• As it rotates and cuts through the magnetic field, a voltage is induced across the coil and a current is induced in the coil.
  • One side of the coil moves up during one half turn, and then down during the next half. This means that the current reverses direction, or alternates, every half turn.
  • Each end of the coil is attached to a separate metal ring, called a slip ring, which rotates with it.
  • The generator can be connected to an external circuit (e.g. to power a light) using brush contacts. These brushes are spring-loaded so that they continuously push against the slip rings and the circuit remains complete. They need o be replaced regularly because they gradually wear away.
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Types of Current

  • A direct current (d.c.) always flows in the same direction. Cells and batteries supply direct current.
  • An alternating current (a.c.) changes the direction of flow back and forth continuously. The number of complete cycles per second is called the frequency, and for UK mains electricity this is 50 cycles per second (hertz, Hz).
  • In the UK, the mains supply has a voltage of about 230 volts which, if it is not used safely, can kill.
  • We use a.c. instead of d.c. for our electrical supply for different reasons: a.c. is easier to generate and distribute over large distances within the National Grid. When d.c. is transmitted over large distances, it loses a lot of electrical energy within the wires due to heat etc. This would mean that the further you live from the power station, the less energy you would get.
  • a.c. can be increased and decreased using transformers that reduce energy loss due to heat. Therefore a.c. can be transmitted with hardly any power loss. d.c. cannot be used without transformers. At the power station, transformers step up the voltage to between 150,000V and 400,000V. Before electricity is consumed by the domestic user, transformers step down the voltage of the electricity to a level that is safe to use e.g. 230V.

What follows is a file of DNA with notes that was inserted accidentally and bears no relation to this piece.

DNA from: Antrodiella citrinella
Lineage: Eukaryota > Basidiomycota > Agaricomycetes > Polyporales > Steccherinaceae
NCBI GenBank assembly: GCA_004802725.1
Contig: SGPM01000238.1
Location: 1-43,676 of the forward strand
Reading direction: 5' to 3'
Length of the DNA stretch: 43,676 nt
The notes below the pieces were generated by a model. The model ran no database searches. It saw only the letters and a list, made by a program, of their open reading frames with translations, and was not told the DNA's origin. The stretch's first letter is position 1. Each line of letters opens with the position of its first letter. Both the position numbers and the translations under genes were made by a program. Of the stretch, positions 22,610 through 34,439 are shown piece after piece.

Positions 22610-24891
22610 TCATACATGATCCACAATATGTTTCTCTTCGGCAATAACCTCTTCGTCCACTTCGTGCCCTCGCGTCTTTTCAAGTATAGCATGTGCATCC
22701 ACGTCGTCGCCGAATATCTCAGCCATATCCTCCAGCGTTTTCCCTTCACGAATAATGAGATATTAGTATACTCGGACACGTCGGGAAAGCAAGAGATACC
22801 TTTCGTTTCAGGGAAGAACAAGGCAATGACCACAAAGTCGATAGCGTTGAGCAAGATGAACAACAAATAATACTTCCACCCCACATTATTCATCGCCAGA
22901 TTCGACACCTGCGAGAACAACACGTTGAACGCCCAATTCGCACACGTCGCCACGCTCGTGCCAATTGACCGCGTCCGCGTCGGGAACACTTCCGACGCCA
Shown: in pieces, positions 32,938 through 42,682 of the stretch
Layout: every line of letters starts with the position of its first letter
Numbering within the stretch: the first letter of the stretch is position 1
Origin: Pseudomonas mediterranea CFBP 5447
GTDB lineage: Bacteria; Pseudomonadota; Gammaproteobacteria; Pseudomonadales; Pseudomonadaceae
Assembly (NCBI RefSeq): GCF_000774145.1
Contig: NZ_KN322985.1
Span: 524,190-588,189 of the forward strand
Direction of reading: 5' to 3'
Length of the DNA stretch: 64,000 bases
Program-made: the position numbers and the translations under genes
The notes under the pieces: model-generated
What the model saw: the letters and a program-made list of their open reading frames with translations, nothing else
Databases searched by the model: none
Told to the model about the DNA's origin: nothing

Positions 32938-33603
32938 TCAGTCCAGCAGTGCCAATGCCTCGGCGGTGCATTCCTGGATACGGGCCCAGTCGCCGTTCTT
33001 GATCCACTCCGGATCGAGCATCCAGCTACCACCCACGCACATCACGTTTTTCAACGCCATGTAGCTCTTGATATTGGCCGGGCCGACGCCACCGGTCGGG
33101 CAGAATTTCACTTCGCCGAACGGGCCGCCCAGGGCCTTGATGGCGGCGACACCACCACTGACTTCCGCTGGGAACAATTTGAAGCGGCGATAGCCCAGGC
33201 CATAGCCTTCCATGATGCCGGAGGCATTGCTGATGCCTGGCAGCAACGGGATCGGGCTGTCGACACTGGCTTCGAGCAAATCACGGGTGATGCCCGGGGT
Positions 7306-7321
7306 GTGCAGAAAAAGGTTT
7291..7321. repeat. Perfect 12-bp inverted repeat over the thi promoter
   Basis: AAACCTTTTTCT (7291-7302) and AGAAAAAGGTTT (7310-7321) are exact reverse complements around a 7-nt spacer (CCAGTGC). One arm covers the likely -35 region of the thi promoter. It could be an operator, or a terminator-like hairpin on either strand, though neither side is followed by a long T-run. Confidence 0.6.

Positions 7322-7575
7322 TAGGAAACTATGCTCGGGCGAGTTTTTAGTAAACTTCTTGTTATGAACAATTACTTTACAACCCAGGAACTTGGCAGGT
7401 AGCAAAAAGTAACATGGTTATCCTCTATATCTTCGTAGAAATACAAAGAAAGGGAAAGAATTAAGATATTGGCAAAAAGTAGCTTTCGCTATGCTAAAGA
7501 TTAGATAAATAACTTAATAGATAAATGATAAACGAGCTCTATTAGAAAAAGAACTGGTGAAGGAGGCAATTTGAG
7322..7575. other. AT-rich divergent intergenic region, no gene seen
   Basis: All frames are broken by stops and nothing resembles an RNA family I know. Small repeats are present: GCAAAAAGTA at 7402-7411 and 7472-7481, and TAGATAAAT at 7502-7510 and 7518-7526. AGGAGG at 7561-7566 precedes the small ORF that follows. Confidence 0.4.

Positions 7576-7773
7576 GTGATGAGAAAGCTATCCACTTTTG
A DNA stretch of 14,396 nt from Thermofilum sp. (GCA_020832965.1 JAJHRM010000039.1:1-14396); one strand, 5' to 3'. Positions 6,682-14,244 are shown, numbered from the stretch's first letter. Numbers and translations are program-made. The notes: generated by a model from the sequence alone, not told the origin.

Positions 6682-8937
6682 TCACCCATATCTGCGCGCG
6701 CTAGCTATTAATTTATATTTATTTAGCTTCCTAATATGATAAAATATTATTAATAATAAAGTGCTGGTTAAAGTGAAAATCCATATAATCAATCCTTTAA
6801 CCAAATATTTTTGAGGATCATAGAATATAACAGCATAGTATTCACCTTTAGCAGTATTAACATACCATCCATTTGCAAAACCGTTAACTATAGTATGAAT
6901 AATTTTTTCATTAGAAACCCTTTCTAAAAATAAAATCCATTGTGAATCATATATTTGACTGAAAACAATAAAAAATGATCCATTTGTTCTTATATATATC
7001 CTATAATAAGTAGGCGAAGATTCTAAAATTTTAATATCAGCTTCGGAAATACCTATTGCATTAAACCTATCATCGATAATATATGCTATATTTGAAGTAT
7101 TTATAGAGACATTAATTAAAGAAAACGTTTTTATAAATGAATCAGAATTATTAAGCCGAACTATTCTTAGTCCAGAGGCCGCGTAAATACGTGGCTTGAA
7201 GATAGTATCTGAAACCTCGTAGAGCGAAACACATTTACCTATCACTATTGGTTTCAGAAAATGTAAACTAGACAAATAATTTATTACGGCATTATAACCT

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Principles of the Motor Effect

  • In the motor effect, current produces movement.
  • When a conductor (wire) carrying an electric current is placed in a magnetic field, the magnetic field formed around the wire interacts with the permanent magnetic field causing the wire to experience a force, which makes it move.
  • This force acts at right angles to both the current and magnetic field.

The size of the force on the wire can be increased by:

  • increasing the size of the current (e.g. having more cells).
  • increasing the strength of the magnetic field (e.g. having stronger magnets).

The direction of the force on the wire can be reversed by:

  • reversing the direction of flow of the current (e.g. turning the cell around).
  • reversing the direction of the magnetic field (e.g. swapping the magnets around).

The wire will not experience a force if it is parallel to the magnetic field.

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The Direct Current Motor

  • Electric motors rely on the principle of the motor effect. They form the basis of a vast range of electrical devices both inside and outside the home.
  • As a current flows through the coil, a magnetic field is formed around the coil, creating an electromagnet. This magnetic field interacts with the permanent magnetic field that exists between the two poles, North and South. A force acts on both sides of the coil, which rotates the coil to give us a very simple motor.
  • To make the motion continuous, a commutator is used. The commutator makes the direction of the current reverse every half turn, so the motor keeps turning in the same direction.
  • A motor can therefore make something move. Motors are used to move the drum in a washing machine, spin the disc in a DVD player and a hard disk drive, and turn the wheels of an electric car. Tiny electric motors drive the wheels in toy cars, and huge motors drive electric trains.